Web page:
Martha Stewart in a Collar--Not.

Posted by: Richenda at Monday July 28, 2014 in

I read a post on a clergy website today that I could myself have written just a few years ago. The post was a plea for wisdom—and there are some wise and wonderful people on that site—from those with more experience on the job. The plea was for life-work balance, how to find it!? How to balance the pastorate, the family, seminary, that sermon on Sunday…

Pastors work hard. This job is a vocation—a calling—not a paycheck. We do it because God has called us in, through, and by the people we serve, in visions, by inspiration, by scripture, by practice. This is a job that calls out every branch, root, and shoot of our being.

I am sure this is why some of the earliest religious people were hermits!

The question that was posted is sadly unanswerable. How do you serve the pastorate, the people, the baptizand, the dying, the grieving, the betrothed, the confirmands, the Eucharist, your kids, your spouse, your church family, your not-yet church family, your never-thank-you church family, and your own spiritual and biological needs? Frankly, you can’t.

It’s like the world expects you to be a nerdy-yet-pastoral Martha Stewart in a black shirt and collar. You sure look efficient and ecclesiastical, but the Stewart-Mogul superpower stuff is not where your own power is coming from. It cost you real energy to iron that shirt. No one was there to press it for you because you are a servant of God in a smallish community. Forget an actual assistant (who wouldn’t iron in any case), you are still working on getting a reliable powerpoint person for Sunday mornings.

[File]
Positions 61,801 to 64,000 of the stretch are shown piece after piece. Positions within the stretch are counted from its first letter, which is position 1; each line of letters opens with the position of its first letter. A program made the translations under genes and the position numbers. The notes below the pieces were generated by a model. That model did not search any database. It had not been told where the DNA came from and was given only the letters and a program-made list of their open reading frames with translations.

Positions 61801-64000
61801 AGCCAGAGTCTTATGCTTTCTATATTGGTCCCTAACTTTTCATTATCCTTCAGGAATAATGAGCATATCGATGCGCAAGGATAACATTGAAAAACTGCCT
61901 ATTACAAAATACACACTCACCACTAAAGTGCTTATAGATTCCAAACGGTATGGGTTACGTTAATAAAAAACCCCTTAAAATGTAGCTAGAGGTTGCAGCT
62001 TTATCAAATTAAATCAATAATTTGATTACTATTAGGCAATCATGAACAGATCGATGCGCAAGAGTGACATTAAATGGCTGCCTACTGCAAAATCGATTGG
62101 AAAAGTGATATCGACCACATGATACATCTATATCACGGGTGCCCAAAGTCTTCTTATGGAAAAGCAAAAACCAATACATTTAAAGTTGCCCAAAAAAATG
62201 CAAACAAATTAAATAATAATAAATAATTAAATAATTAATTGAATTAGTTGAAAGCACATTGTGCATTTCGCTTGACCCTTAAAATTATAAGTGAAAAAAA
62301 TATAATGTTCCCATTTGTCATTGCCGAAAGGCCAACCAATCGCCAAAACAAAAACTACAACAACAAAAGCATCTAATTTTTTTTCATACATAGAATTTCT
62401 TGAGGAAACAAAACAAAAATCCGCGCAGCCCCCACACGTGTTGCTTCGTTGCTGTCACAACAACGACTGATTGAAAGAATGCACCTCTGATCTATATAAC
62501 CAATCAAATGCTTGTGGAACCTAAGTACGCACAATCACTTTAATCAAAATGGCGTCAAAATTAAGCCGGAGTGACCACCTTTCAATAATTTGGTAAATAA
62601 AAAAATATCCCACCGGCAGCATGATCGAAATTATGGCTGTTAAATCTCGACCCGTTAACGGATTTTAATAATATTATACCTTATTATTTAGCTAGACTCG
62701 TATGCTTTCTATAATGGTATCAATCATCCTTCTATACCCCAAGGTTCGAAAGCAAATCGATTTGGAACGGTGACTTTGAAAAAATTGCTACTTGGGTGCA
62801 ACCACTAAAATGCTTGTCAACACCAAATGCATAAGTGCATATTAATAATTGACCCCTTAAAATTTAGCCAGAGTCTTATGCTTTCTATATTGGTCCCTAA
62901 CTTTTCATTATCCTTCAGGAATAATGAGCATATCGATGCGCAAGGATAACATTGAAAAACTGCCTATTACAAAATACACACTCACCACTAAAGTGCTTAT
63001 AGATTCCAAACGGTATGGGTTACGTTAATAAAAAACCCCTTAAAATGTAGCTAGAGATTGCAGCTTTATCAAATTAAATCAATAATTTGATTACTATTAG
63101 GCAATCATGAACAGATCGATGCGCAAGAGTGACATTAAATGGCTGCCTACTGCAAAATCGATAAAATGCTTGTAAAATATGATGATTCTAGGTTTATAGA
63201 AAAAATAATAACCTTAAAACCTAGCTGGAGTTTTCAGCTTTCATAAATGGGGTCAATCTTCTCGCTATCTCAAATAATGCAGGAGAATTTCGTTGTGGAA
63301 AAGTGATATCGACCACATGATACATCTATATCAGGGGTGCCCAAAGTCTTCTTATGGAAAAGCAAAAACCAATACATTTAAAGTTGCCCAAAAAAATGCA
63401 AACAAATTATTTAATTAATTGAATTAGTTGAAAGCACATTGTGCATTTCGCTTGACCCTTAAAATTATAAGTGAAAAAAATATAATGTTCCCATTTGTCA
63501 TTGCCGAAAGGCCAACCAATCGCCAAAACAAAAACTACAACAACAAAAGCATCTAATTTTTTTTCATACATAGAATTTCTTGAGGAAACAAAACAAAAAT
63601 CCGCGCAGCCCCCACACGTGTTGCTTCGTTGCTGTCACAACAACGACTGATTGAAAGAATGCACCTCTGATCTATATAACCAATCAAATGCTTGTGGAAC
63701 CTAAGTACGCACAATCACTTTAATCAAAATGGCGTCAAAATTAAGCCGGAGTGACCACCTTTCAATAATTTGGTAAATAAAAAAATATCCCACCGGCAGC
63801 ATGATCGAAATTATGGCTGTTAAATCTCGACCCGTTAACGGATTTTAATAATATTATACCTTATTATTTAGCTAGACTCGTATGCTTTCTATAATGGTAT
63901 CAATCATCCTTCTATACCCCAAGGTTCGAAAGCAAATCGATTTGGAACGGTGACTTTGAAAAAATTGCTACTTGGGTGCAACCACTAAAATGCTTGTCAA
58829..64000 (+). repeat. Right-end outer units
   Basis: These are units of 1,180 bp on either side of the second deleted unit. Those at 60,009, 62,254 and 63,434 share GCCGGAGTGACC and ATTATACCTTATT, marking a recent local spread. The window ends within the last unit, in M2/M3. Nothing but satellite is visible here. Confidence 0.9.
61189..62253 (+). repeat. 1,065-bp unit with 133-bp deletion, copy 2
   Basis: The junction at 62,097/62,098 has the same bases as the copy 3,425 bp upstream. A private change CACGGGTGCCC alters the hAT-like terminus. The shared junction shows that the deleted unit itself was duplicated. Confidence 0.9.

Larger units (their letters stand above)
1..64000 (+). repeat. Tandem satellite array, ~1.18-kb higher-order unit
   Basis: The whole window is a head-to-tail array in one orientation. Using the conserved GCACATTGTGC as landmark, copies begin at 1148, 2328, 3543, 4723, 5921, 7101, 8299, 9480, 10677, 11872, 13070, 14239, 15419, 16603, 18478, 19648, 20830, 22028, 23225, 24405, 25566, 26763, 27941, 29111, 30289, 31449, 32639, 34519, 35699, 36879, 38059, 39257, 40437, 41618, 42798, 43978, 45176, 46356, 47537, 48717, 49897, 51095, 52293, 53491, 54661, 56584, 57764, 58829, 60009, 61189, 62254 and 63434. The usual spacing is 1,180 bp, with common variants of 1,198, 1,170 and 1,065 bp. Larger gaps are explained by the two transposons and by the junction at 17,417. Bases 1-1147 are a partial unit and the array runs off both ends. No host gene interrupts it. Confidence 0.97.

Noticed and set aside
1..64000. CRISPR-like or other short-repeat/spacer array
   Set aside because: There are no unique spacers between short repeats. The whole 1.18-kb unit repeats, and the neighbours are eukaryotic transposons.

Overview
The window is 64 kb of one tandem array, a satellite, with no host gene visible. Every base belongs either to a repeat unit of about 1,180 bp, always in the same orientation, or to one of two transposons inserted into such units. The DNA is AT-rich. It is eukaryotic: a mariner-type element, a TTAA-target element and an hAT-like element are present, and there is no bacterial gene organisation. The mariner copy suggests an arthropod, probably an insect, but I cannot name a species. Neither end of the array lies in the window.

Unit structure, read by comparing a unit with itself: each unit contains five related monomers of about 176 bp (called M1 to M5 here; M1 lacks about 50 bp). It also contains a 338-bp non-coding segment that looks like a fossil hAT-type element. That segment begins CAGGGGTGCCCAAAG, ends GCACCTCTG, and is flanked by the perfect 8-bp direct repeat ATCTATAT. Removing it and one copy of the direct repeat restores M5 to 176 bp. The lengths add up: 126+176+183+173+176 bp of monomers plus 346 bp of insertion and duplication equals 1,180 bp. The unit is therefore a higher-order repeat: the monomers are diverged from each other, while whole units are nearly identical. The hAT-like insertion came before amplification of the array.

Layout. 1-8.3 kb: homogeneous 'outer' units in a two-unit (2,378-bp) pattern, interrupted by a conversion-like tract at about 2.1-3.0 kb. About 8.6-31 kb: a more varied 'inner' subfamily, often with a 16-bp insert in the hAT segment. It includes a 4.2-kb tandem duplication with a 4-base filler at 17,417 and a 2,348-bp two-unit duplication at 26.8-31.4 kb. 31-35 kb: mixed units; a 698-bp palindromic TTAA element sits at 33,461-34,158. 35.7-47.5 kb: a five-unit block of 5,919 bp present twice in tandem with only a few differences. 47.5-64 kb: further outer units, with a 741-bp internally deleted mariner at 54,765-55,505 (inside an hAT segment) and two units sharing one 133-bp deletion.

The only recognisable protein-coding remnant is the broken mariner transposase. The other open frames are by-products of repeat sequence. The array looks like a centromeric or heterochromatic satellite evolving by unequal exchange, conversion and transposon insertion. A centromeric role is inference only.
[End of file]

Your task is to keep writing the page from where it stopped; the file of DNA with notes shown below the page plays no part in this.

As I reflected on the post this morning—and my own struggles with those very same issues—I reflected on the story of the Good Samaritan. I like to keep the first reading of any biblical story as true as possible to its original meaning and social context. But having done that, I like to be open also to the ways biblical stories break free of their origins to provide meaning and metaphor in some new way.

For me the story of the Good Samaritan turned a new way today, a new facet opened up. I thought about the naked wounded stranger in the story, lying there, desperate or dead. A remember Jesus’s admonition regarding the priest in the story, a man of God who had walked by the stranger without looking, without helping, without a second glance.

In the story I can imagine it, a hurried priest sensing the nearness of yet one more broken person tugging at his sleeve. I feel the adrenaline and the cortisol spike, the quick breath and rapid heartbeat as the priest is beset with a sudden panic, a sudden self-preservation, and sudden desire to flee. I see him hike up his robes to facilitate speed. I see him hurrying on by, his head deliberately turned down or aside in fear; he has nothing left to give but the hard-hearted boundary of his incapacity or refusal to see. It is validating evidence, at the least, of the reality of the sheer desperate condition of the man he leaves behind him.

Years ago I would have joined my voice to Jesus’s hearers of that story. I would lift a rousing ‘Yeah!’ ‘Amen, Rabbi!’ ‘Preach!’ . Can you imagine that faithless beetle-priest, I would scoff, scurrying by when a naked stranger, beaten and bruised, lay in need in the street!

Today I might lift a small and plaintive whine and say, “But, Jesus, have you seen her/his schedule? Do you have you any idea how tabbed out this month’s Google Calendar is? I did three funerals this week, on top of everything else!”